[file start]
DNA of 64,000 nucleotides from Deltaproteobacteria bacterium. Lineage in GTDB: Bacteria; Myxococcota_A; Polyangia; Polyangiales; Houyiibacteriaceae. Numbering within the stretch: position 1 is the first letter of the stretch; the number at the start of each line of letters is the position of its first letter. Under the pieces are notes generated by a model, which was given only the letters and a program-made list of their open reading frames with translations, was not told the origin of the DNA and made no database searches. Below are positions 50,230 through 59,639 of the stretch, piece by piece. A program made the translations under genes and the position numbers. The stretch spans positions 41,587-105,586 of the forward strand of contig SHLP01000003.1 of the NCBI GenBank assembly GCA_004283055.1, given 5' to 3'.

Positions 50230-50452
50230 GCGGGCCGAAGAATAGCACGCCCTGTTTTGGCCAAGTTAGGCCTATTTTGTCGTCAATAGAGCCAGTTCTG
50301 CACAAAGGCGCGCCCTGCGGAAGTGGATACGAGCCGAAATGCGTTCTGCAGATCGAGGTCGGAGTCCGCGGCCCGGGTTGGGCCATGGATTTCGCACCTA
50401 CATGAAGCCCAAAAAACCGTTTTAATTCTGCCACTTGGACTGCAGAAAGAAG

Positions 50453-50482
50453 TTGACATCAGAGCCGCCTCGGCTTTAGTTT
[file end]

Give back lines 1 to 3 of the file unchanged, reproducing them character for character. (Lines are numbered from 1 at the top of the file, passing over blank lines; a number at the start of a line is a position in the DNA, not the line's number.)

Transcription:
DNA of 64,000 nucleotides from Deltaproteobacteria bacterium. Lineage in GTDB: Bacteria; Myxococcota_A; Polyangia; Polyangiales; Houyiibacteriaceae. Numbering within the stretch: position 1 is the first letter of the stretch; the number at the start of each line of letters is the position of its first letter. Under the pieces are notes generated by a model, which was given only the letters and a program-made list of their open reading frames with translations, was not told the origin of the DNA and made no database searches. Below are positions 50,230 through 59,639 of the stretch, piece by piece. A program made the translations under genes and the position numbers. The stretch spans positions 41,587-105,586 of the forward strand of contig SHLP01000003.1 of the NCBI GenBank assembly GCA_004283055.1, given 5' to 3'.

Positions 50230-50452
50230 GCGGGCCGAAGAATAGCACGCCCTGTTTTGGCCAAGTTAGGCCTATTTTGTCGTCAATAGAGCCAGTTCTG